Child Abuse Laws

     Child abuse is a social problem that affects millions of children each year. Not
only does child abuse have multiple societal repercussions, but also individual
repercussions that produce lifelong scars. There are many forms of child abuse;
sexual, physical, verbal, and emotional. Some of the facts presented in this
paper will be painful to absorb. That does not change the fact that these
problems must be addressed. It has been reported that one out of three girls,
and one out of seven boys are sexually abused by the time they reach the age of

18. The most prevalent form of child sexual abuse is now recognized to be,
incest. A study that showed approximately 27% of the women in every state of the
union, and 16% of the men said they had been sexually abused as children. Child

Abuse Laws Child abuse. Two words that should never have to be seen side by
side. Yet, child abuse is very much a reality in this world. Unfortunately, to
wish otherwise would be the same as to wish for a perfect world. We must do the
best that we can as a society with the power of laws on our side to help the
innocent young victims of child abuse. We have a responsibility as human beings
to do all that we can for these children. Some of us fulfill this responsibility
by promoting awareness, some by donating time, money, or services, some by
getting laws passed, and some by enforcing laws that protect children from all
kinds of abuse. The purpose of this study was to research child abuse from all
angles to try to understand what we as a society may be doing wrong & also
what we may be doing right to help the young victims of child abuse. To look at
all types of studies & compare them & try to break them down to better
understand them. The first things that should be understood are; the
characteristics of the offenders, the types of offenses, & some of the
societal issues that are listed as possible causes of child abuse. Studies show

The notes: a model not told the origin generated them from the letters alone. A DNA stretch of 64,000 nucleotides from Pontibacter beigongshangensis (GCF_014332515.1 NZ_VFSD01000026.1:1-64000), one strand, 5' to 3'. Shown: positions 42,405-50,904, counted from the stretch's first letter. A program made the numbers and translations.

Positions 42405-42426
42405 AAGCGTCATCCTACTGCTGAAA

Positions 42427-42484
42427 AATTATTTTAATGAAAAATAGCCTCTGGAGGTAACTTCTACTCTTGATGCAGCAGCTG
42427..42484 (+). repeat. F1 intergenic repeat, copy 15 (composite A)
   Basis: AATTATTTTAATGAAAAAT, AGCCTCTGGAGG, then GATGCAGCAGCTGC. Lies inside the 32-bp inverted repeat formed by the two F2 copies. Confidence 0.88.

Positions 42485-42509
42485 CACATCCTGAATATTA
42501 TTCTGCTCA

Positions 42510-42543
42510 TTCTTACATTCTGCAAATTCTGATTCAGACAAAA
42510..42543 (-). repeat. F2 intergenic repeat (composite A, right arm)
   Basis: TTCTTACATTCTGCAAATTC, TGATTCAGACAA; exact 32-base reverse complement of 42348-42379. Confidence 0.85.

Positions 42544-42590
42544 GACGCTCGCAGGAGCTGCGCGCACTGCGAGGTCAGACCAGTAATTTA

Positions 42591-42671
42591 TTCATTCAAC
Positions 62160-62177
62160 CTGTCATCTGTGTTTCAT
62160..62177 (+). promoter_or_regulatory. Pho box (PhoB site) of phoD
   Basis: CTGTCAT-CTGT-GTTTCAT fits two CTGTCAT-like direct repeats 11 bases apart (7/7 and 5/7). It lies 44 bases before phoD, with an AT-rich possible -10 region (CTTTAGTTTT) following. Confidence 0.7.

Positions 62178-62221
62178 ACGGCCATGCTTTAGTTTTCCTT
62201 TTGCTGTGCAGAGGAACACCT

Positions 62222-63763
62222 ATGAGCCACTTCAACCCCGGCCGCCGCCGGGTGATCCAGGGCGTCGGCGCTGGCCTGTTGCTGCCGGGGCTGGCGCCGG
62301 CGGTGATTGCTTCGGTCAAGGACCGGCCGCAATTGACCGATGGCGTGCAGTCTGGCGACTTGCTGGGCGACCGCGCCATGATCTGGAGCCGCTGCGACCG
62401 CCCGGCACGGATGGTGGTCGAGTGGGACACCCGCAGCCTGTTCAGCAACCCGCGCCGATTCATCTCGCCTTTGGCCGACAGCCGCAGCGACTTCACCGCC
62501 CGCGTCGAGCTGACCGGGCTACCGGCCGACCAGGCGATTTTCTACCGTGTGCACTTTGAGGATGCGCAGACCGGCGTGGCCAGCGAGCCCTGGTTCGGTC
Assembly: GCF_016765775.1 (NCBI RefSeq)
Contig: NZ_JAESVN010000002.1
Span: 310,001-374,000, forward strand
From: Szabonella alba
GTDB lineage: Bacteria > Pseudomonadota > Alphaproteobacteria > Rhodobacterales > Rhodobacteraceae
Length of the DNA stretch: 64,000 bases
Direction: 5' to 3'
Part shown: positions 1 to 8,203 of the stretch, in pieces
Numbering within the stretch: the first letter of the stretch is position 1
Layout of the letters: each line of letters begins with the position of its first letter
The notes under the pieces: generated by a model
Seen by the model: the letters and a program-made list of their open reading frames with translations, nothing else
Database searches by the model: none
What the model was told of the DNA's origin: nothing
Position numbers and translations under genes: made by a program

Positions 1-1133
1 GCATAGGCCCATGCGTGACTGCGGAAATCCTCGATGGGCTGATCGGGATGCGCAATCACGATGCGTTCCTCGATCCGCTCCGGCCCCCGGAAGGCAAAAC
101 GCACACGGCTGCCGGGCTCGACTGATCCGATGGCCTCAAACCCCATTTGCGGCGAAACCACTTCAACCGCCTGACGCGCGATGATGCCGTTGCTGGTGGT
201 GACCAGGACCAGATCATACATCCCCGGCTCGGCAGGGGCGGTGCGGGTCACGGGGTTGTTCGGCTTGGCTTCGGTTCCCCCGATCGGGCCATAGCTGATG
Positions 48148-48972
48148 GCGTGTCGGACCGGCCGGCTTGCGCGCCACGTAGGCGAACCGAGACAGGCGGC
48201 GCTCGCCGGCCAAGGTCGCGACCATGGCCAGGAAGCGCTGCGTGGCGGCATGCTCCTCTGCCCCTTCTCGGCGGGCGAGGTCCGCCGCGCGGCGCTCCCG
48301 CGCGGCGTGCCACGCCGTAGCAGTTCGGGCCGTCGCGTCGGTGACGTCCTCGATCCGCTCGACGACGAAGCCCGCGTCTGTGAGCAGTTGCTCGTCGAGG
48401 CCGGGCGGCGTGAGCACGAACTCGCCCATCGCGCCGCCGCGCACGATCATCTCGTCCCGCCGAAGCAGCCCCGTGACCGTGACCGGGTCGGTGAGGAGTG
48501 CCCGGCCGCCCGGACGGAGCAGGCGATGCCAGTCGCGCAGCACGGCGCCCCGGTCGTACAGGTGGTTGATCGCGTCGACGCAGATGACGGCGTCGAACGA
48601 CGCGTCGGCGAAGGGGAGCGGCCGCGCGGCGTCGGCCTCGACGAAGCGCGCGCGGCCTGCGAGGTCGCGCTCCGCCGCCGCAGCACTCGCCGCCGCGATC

that the characteristics of sexual abuse offenders are; dependent, inadequate
individuals with early family histories characterized by conflict, disruption,
abandonment, abuse, and exploitation. In 1997, over 3 million children were
reported for child abuse and neglect to child protective service agencies in the

U.S.. These figures have gone up from year to year approximately 1.7% per year.

Since 1985, the rate of child abuse fatalities has increased by 34%. Of these
fatalities, 78% were children under the age of 5. 38% were under one year of
age. The top 6 causes of child abuse listed were: 1. Drug addiction 2. Poverty

3. A violent society 4. A lack of community ties 5. A family history of violence

6. Lack of parenting skills. METHOD The information obtained in this research
paper was drawn mostly from various internet web-sites. I read all of the
pertinent issues related to this topic. All sides of the issue were accounted
for. For example; stories, facts, & figures as they are told by adults, the
children, law enforcers, law makers, the accused, the falsely accused etc. This
information then had to be sorted out according to what was fact, and what was
opinion. I was looking mostly for law related issues, and I received a lot of
other valuable pieces of information along the way. I pieced the information
together in a way that I felt would make sense to a reader who was trying to get
a good general understanding about child abuse laws. LITERATURE REVIEW /

CONCLUSIONS AND FINDINGS One valuable source of information pertained to the